On MLK Day, Remember that Intelligent Design Is a <em>Civil Rights</em> Issue - Evolution News & Views

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On MLK Day, Remember that Intelligent Design Is a Civil Rights Issue

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The mission of Americans United for the Separation of Church and State sounds very commendable, and worthy of a nod on Martin Luther King Day. After all, the whole cause of civil rights that Dr. King stood for is about protecting the freedom to believe, and to be, as you are, safe from harassment, intimidation, and discrimination. Americans United, or AU, focuses on the religious aspect of civil liberties, protecting religion from the state and vice versa, safeguarding freedom of conscience and conviction.

Or anyway, that's the idea in theory.

Meet Cecil R. Phillips, a retired engineer in Louisiana who fell afoul of his local chapter of AU and found himself summarily barred from future meetings, his membership in AU rescinded and membership fee returned. What did he do to merit this treatment?

Go ahead and listen to Casey Luskin's excellent and eye-opening interview with Mr. Phillips. The trouble started at a chapter meeting back in October, when the subject of evolution came up and Phillips voiced his doubts about the standard Darwinian story. He has read up on intelligent design and finds Michael Behe's argument from irreducible complexity to be particularly provocative and convincing. By his own account, he's not a particularly religious person. The scientific ideas are what interest him.

This was evidently too much for somebody, identity unknown, who was present at the meeting. A couple of months later Phillips received a letter from AU headquarters in Washington, DC, without a signature but identified as having been authored by "National Field Department on Behalf of Concerned Chapter Members."

The letter informed Phillips that AU's mission "includes protecting public school students from the advancement of religious ideas as science in the classroom." It charged him with promoting "intelligent design creationism," in violation of that mission, and disinvited him from attending future meeting as this would have

a counterproductive effect on the group's ability to conduct business in an atmosphere of openness and comfort.

Therefore, your presence is no longer welcome at our meetings, and your membership in our organization has been rescinded.

You can find a reproduction of the letter here. As you'll hear in Casey's interview with him, Phillips sounds like a very mild-mannered guy. Soft-spoken, thoughtful and articulate. Hardly threatening, or so you would think. Obviously someone felt so threatened by this gentleman, tarred as a "creationist" (which he's emphatically not), that he or she took up the matter with the national office. There someone else, in turn, didn't have the guts to sign his or her name on the letter that barred Cecil Phillips from future participation in AU. Coward.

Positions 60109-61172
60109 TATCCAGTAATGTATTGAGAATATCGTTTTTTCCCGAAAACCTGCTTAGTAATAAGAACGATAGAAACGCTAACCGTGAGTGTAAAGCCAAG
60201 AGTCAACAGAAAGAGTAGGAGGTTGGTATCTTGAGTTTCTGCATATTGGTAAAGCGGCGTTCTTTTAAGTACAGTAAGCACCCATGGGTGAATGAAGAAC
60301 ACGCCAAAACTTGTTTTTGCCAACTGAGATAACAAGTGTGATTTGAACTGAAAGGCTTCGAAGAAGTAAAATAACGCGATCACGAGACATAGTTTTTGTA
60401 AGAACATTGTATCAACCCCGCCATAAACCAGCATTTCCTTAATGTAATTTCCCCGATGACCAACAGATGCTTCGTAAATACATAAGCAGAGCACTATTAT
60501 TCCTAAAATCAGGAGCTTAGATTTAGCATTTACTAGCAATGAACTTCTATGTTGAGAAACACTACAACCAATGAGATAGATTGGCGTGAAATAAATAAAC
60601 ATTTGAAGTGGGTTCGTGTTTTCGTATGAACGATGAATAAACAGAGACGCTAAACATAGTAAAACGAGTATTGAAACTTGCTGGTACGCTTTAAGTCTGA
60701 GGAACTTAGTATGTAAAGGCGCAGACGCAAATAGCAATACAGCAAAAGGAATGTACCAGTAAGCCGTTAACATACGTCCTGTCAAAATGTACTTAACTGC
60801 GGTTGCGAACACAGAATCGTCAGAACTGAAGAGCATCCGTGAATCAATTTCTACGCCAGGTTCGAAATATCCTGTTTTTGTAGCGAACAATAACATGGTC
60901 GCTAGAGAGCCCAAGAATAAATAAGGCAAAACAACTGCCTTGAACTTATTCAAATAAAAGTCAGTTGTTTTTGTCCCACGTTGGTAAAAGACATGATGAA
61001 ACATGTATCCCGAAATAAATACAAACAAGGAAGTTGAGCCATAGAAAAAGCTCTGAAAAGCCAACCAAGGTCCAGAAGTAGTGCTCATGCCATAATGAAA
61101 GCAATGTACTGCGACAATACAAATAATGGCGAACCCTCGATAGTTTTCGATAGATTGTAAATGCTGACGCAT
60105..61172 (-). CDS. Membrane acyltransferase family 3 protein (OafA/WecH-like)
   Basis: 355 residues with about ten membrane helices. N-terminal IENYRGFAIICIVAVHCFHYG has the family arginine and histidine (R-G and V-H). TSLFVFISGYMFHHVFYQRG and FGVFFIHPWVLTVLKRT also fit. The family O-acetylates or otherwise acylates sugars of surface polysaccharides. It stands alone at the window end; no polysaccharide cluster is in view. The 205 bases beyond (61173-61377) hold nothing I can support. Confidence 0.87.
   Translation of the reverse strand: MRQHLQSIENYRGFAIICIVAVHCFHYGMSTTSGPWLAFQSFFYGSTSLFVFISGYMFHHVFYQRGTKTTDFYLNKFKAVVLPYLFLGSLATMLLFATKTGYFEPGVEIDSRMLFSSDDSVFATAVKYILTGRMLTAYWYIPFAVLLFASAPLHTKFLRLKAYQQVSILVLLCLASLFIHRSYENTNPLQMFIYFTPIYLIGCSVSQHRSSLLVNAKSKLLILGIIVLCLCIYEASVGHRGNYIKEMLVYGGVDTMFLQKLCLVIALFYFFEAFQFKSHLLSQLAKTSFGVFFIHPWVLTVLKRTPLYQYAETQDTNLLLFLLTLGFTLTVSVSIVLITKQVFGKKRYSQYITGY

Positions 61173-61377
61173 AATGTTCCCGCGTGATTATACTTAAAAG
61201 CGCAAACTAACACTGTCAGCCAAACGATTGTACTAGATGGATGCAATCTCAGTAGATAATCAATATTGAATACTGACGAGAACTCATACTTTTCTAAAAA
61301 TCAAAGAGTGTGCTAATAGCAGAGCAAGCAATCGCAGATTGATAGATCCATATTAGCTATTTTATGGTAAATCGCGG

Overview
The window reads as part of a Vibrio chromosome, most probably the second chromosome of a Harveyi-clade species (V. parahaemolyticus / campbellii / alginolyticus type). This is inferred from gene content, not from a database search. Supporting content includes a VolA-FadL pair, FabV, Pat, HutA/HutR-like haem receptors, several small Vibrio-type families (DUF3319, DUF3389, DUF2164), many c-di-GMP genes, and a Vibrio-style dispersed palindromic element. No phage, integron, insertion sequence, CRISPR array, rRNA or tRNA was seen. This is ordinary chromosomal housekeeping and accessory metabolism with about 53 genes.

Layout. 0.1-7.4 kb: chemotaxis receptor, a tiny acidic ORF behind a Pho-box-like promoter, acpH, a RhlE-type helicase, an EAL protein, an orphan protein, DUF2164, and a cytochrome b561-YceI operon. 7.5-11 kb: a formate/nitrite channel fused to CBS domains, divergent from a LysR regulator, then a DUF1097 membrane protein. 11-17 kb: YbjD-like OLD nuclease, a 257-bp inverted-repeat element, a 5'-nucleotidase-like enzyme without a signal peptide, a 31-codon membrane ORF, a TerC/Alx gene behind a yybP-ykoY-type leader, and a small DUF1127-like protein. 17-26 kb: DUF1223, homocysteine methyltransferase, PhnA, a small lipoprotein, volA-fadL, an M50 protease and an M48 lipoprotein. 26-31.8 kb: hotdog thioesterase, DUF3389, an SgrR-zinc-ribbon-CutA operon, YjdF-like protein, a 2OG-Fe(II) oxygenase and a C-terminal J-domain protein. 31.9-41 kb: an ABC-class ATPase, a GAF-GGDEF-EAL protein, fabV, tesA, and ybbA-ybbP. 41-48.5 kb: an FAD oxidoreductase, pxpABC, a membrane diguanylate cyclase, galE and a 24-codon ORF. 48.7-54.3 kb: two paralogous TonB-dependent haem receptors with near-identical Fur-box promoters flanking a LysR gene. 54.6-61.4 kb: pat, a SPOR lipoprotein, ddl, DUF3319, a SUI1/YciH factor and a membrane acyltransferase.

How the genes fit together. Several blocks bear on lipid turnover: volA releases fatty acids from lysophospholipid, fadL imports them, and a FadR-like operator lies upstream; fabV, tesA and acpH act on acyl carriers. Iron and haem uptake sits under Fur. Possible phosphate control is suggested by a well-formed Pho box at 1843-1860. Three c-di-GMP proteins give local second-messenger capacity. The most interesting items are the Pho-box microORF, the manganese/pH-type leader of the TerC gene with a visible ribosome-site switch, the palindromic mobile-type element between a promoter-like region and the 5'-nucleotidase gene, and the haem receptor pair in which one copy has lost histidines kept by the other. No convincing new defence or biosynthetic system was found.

This is really shameful, and telling. As we were reminded in the final and likewise shameful resolution of the David Coppedge matter last week, evolution is a civil-rights issue as much as it is a scientific one. Coppedge's right to dissent from Darwinian orthodoxy was crushed by NASA's Jet Propulsion Laboratory, and the judge in the case accepted NASA's slickly constructed defense, rubber-stamped it, denying him the justice of what should have been total vindication.

Coppedge and his attorney cast the case in terms of religious-viewpoint discrimination. That was because JPL, like Americans United, can't make the proper distinction between intelligent design and religion. The government-funded lab demoted and then terminated Coppedge for advocating his scientific views and for protesting when his rights were trampled on.

Did Americans United have anything to say about that? No.

For every Cecil Phillips, for every David Coppedge, there are countless other people who share their scientific doubts about Darwin, their openness to seeing evidence of design in nature, but who keep their views to themselves in a strategy of self-defense. They are teachers, professors, students, and other thoughtful open-minded citizens, who can't exercise their right to advocate a particular scientific view. They reasonably fear censorship and bullying.

When folks like the National Center for Science Education tell you there's "no controversy," "no debate" about Darwinian evolution, that's true only insofar as the controversy and the debate are deliberately suppressed through intimidation. Civil-liberties organizations like AU and the ACLU ought to be in the thick of the fight to protect free-expression rights for Darwin doubters. Instead, they stand firmly with the censors and the bullies.

Image credit: March on Washington/Wikipedia.


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